Business Intelligence: basics you need to know
In this article about BI (Business Intelligence) we attempt to walk around the topic with a practical approach: where the concept of business intelligence derives from, what relationship it has with the collected data, how a company database can support the processes of an enterprise and what roles data have in this system.
We’re going to cover the following topics:
- The origin of business intelligence
- Business Intelligence as a method
- Information as a corporate resource
- User field of databases
The origin of business intelligence
The concept of business intelligence derives from Howard Dresner (Gartner Group, 1989), who defined it as a set of techniques and tools for the acquisition and transformation of raw data into meaningful and useful information for business analysis purposes.
On Wikipedia we find the following definition:
The key general categories of business intelligence tools are:
- Reporting and querying software ‒ tools that extract, sort, summarize and present selected data
- Digital Dashboards
- Data mining
- Process mining
- Business performance management
The phrase originally derives from Hans Peter Luhn (IBM, 1958):
The English word “intelligence” in the context means gaining information. It derives from the word “intelligentia” with the connection of the Latin word “inter” (between) and “legere” (to choose). Intelligence means the analytical and distinctive ability of the mind that supports us to choose between things. A kind of decision-making ability.
Business Intelligence as a method
However, we do not necessarily need a data warehouse in order to build up a business intelligence system, yet those questions that come up in the course of planning a data warehouse can highlight the fact that business intelligence does not stop with the collection of data or the application of different software applications, but it means a full organisational transformation and new thinking method and outlook of managers.
It includes the whole screening of the company’s functioning, re-planning of internal processes and accurate identification of business purposes.
In the course of planning a data warehouse you have to take into consideration the following questions that may rise (Krajcsak 2012):
- What kind of data are we still in need of?
- How collected data can be depurated?
- In what format should they be stored?
- At which intervals data in the data warehouse should be updated?
- Should a strategic bottom-up or a tactical top-down structure be applied?
- What tasks can be done by using it?
- Who is going to use it?
- On what devices is it going to be used?
Information as a corporate resource
Information as a corporate resource has economic value, mainly in terms of competitive advantage. It is particularly important for collected and stored pieces of information to be high-quality, otherwise we will be doing only database-building that is impossible to use for analysis and research.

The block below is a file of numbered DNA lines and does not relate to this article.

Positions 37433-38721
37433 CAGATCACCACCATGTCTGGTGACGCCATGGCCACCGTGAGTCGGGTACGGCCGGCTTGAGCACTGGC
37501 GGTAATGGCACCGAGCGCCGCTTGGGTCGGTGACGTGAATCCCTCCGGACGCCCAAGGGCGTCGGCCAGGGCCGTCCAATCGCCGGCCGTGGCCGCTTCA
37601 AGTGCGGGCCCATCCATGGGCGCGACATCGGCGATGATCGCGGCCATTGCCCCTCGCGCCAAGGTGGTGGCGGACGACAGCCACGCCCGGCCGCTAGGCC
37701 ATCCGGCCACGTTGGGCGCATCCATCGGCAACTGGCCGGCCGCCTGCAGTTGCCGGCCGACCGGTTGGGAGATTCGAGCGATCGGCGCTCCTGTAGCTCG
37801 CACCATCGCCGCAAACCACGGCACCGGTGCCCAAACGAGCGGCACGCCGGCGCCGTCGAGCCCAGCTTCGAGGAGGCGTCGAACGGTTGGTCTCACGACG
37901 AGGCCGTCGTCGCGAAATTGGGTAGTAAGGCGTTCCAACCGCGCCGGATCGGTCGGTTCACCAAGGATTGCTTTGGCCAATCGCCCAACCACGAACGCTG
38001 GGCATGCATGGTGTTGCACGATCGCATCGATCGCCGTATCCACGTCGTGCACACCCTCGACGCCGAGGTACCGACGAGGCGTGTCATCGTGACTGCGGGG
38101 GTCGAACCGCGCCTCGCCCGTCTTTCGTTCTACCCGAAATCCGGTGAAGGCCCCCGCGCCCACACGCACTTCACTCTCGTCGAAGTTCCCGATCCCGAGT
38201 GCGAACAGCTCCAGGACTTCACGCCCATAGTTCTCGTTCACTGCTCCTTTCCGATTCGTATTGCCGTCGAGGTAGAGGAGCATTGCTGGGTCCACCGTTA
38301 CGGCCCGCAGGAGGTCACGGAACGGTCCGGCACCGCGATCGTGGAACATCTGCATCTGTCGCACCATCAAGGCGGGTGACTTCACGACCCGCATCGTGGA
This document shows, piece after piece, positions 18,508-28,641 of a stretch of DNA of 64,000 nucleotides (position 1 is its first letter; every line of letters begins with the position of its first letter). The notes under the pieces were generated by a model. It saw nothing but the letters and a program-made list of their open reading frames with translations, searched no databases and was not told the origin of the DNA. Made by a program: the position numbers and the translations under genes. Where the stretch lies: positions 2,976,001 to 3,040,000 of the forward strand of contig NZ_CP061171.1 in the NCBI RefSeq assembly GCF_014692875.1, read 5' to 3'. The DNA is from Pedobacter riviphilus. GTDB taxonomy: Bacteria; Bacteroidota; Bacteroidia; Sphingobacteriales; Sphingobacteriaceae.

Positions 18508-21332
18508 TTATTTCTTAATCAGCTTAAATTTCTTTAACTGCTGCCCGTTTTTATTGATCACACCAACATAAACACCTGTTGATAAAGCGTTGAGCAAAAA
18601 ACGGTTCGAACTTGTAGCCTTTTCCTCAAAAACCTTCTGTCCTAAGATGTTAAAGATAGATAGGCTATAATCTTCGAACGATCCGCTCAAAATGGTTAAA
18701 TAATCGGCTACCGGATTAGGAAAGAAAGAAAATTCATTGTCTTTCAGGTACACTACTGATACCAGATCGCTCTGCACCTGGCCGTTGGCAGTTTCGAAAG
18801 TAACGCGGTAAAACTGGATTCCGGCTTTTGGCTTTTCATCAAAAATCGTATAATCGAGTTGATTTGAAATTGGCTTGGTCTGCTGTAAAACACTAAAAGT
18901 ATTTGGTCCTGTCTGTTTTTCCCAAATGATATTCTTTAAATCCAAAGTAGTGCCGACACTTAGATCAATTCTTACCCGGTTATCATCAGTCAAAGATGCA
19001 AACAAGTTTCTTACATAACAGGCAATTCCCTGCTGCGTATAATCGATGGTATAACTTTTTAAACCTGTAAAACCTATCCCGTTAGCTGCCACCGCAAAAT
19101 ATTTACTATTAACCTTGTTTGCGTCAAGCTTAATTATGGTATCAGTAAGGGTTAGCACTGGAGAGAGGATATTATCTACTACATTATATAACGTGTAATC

Sources of error in case of data files can be the following (Krajcsak 2012):
- Formats of data vary
- Meaning of data is not unequivocal
- It is hard to handle the data
- Exactness of data are unknown
- Topicality of data is inappropriate
- Data is stored in different systems that cannot be connected with each other
- There is redundant data in the system
- We have inconsistent data (the same information appears in different ways)
- Searched data cannot be found
These kinds of data is called disparate data, and they may be characterized by these basic problems:
- In an organization implementing a database system, there is not a single, complete or integrated inventory of all the data.
- The real substance, meaning and content of all the data within the organizational data resource is not readily known or well defined.
- There is very high data redundancy all over the organization.
- There is a very high variability of data formats and contents.
User field of databases
Databases serve two main fields in the management of the enterprise.
On the one hand, databases serve operative processes through such enterprise application systems that support daily activities on the lower and middle management levels.
These are for example the supply chain management tools that support logistics, company resource management tools that support enterprise management projects and the customer relationship management systems that support sales activities.
Their advantages are that they provide such data availability for more users at the same time, which always shows the actual condition.
Their disadvantage is that an enquiry can be executed only through predetermined dimensions.
On the other hand, there are those systems that support decision making and strategic management of the enterprise. These systems are applied on the high and middle management levels of the organization.
Their advantage is the processed and flexibly manageable enquiry. In the course of enquiries, decision-makers can receive answers to the questions:
- “What happened?”
- “Why did it happen?”
- “What is happening now?”
- “What could happen?”
So, in the course of applying business communication systems, data has an essential role, just like the juggler’s ball ‒ it can bring success and at the same time failure (if it happens to fall down).
AionHill’s marketing partner, the team of Aquarius Hand, develops business communication intelligence offering their clients indispensable information for decision making. They do not only generate information, but, with the help of a broad array of measurement tools, also reveal and present relationships and processes “hidden” within unique data.